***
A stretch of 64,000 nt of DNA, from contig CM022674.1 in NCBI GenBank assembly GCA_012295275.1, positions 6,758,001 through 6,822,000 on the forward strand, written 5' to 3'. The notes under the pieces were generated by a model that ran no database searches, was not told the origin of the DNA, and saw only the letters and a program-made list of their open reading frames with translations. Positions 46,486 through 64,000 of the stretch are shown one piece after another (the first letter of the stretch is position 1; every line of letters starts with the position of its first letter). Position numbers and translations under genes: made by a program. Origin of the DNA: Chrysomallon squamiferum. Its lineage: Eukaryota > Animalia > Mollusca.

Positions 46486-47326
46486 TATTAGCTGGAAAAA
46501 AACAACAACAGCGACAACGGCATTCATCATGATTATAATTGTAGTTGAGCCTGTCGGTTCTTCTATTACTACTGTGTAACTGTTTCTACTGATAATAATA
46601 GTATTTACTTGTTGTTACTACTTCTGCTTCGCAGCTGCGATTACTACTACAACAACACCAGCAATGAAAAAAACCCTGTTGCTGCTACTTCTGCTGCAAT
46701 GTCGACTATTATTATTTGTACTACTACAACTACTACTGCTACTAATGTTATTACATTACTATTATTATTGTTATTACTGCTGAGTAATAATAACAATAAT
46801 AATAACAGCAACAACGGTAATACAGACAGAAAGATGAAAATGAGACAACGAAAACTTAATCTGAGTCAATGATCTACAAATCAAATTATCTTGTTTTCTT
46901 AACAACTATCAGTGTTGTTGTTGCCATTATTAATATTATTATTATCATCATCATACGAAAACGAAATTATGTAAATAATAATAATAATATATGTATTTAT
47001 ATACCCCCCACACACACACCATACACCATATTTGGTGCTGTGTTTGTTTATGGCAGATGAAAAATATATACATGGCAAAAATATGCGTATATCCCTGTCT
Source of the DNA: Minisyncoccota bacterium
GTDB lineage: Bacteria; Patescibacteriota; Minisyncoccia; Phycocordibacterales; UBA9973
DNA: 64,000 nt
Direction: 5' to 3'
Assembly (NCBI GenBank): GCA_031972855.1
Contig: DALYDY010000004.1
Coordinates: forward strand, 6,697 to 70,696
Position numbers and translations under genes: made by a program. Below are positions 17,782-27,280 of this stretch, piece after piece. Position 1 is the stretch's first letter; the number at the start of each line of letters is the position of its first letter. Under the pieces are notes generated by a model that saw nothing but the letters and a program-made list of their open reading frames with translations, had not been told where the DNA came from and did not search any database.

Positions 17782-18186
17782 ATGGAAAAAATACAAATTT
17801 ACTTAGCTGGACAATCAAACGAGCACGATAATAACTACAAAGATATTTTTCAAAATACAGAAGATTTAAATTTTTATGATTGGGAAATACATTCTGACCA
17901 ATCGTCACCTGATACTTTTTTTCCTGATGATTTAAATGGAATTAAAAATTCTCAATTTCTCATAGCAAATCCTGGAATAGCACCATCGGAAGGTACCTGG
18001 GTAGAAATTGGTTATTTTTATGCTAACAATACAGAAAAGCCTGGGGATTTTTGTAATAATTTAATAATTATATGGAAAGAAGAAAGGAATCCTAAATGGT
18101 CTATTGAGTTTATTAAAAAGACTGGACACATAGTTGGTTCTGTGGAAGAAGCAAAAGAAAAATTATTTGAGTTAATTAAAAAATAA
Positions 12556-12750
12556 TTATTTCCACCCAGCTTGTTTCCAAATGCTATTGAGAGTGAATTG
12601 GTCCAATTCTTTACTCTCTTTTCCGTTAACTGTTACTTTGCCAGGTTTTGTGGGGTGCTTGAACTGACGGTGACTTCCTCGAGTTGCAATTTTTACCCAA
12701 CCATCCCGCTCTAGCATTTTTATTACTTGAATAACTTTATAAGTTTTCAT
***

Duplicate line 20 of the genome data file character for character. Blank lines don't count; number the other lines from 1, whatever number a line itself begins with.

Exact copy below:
17801 ACTTAGCTGGACAATCAAACGAGCACGATAATAACTACAAAGATATTTTTCAAAATACAGAAGATTTAAATTTTTATGATTGGGAAATACATTCTGACCA